1. Florida Politics

Former Miami mayor among Democrats eyeing Gov. Scott's job

Published Jan. 27, 2013

Former Miami Mayor Manny Diaz looks ready to run for governor and has spent the past three weeks lining up support from strategists, financiers and elected officials.

Diaz, who served as mayor from 2001 to '09 and recently changed his registration from independent to Democrat, said Friday he wasn't ready to speak about the matter, in part because he was attending a charity golf tournament. He met Friday morning with top Democratic strategist Jeff Garcia, who said he would like the former mayor to run.

"His potential candidacy presents a unique opportunity for Democrats and Floridians to take the state in a completely new and positive direction," said Garcia, U.S. Rep. Joe Garcia's chief of staff. "I'm excited he's considering running. It adds something new and fresh to the field."

Former Democratic state Senate leader Nan Rich, of Weston, has announced her intention to run. Former state CFO and the last Democratic candidate for governor, Alex Sink, is mulling a run as is former Gov. Charlie Crist, a former Republican who helped President Barack Obama's campaign in Florida this year, as well as Orlando Mayor Buddy Dyer, and former Miami-Dade Commissioner Jimmy Morales.

As a past leader of the U.S. Conference of Mayors, Diaz has some close allies in top spots. He wants to hire some of U.S. Sen. Bill Nelson's campaign team.

Media tycoon and New York Mayor Michael Bloomberg wrote the forward to Diaz's book, Miami Transformed, which Diaz is promoting.

Crist would have loads of explaining to do about his long record as a Republican, but Diaz has baggage, too.

His successor, Republican Tomas Regalado, faulted Diaz for leaving the city's budget in bad condition.

Regalado noted that as mayor, Diaz spent more money than Miami took in, draining the reserves from $120 million at the beginning of his tenure to just $20 million by the end.

Rubio on 'Roe'

Sen. Marco Rubio on the 40th anniversary of Roe vs. Wade last week: "Today marks the tragic anniversary of one of America's most blatant instances of judicial activism that paved the way for the destruction of innocent unborn life. Since this decision, tens of millions of our nation's unborn babies have been denied the chance to celebrate a birthday, begin kindergarten or go on to contribute their God-given talents to our world.

"As a U.S. senator, I am privileged to serve in a position that allows me to fight for the lives of the unborn. I will continue to fulfill my duty to fight to reduce the number of abortions."

Elections chief on TV

Check out newly elected Hillsborough Elections Supervisor Craig Latimer on Political Connections today on Bay News 9 at 11 a.m. and 8 p.m.

Electoral game

Republicans in five states, notably Virginia, have discussed changing the way they award Electoral College votes in presidential races by apportioning them on each congressional district, rather than the state's popular vote. The reason: Mitt Romney would have won the presidency despite losing the popular vote in states where the GOP controls the legislatures: Virginia, Ohio, Pennsylvania, Michigan, Wisconsin and Florida.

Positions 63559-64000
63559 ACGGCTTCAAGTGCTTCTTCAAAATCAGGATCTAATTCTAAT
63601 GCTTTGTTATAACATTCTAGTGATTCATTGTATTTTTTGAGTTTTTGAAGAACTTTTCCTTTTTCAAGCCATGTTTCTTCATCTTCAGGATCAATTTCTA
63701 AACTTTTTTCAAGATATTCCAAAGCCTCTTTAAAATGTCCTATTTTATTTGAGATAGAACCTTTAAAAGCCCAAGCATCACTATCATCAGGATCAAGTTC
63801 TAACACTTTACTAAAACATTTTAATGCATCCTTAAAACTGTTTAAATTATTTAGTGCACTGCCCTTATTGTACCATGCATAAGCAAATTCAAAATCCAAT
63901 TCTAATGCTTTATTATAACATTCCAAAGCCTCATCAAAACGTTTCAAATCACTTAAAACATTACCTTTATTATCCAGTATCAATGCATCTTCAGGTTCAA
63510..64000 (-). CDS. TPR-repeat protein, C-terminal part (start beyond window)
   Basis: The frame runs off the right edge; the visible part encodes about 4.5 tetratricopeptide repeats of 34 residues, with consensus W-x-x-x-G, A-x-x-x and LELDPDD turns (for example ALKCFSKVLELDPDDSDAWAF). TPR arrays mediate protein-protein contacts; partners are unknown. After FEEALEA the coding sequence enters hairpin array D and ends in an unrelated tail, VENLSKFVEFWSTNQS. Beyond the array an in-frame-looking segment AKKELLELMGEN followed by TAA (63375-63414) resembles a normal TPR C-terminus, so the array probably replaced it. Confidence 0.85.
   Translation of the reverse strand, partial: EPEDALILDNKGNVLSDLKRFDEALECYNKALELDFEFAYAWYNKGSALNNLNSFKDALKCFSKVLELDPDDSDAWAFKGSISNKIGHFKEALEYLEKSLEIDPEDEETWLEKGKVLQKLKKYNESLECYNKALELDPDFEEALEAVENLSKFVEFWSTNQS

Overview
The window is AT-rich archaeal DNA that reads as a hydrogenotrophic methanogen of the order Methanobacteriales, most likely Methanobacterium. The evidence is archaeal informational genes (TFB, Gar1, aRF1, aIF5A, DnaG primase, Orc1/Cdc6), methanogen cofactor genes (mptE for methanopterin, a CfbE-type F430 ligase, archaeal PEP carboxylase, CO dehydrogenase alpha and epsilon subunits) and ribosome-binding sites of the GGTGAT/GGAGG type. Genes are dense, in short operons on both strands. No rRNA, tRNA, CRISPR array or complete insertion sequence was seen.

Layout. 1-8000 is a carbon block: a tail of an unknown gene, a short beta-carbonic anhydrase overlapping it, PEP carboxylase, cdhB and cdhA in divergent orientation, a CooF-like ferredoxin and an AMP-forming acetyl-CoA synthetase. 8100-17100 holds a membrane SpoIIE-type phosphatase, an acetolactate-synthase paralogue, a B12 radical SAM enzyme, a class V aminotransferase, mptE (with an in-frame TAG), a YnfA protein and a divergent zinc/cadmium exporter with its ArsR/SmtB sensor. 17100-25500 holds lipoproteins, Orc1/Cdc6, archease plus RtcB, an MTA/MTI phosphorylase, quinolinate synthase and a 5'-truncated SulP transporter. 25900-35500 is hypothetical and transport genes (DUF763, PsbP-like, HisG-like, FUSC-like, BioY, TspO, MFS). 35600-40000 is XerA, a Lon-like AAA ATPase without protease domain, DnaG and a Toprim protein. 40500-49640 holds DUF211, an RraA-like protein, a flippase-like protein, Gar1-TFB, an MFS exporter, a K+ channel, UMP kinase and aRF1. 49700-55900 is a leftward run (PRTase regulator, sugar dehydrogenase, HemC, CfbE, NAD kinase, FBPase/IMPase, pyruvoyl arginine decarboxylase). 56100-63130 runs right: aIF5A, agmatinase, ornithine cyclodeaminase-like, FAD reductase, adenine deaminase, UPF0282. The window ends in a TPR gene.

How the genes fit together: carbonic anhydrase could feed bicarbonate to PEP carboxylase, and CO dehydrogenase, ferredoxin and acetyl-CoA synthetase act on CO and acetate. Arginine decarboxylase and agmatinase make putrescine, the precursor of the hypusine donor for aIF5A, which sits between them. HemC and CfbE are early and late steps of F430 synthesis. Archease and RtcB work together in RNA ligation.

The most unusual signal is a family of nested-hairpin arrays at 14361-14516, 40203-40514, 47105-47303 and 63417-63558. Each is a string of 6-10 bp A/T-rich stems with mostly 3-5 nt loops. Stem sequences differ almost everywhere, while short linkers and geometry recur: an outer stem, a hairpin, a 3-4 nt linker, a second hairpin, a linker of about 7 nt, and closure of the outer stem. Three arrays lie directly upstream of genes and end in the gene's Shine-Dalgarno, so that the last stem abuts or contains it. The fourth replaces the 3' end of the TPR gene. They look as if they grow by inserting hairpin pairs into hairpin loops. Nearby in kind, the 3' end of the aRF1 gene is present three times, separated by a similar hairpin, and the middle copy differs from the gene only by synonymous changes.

But Florida, the largest swing state, won't go along with changing the Electoral College if Florida House Speaker Will Weatherford has any say (and he has a major say).

"To me, that's like saying in a football game, 'We should have only three quarters, because we were winning after three quarters and they beat us in the fourth,' " Weatherford, a Republican, said. "I don't think we need to change the rules of the game, I think we need to get better."

Not only is Weatherford opposed to the idea, fellow Republican and Florida Senate President Don Gaetz is decidedly cool to it. When asked about changing the way Electoral College votes are apportioned, Gaetz thought the entire system should be scrapped. "I think we should abolish the Electoral College, but nobody in Washington has called to ask for my opinion," Gaetz said.

"If James Madison had asked me, and I had been there, I would have said a popular vote is a better way to do it." Gaetz said the electoral college shrinks the presidential campaign to a handful of states as it did in 2012. "The farmer standing in his field in North Dakota should be just as important as the factory worker in Ohio," Gaetz said.

West campaign funds

Former U.S. Rep. Allen West has launched a nonprofit, the Allen West Foundation.

His spokesperson released no details about the Boca Raton foundation. West, who lost in November to Democrat Patrick Murphy, transferred $250,000 in unspent money from his campaign to the foundation. He also transferred the same amount to American Legacy Guardians, which shares the same postal box as the foundation.

West now works for PJ Media.

Times/Herald staff writers Alex Leary, Steve Bousquet and Amy Sherman contributed to this week's Buzz.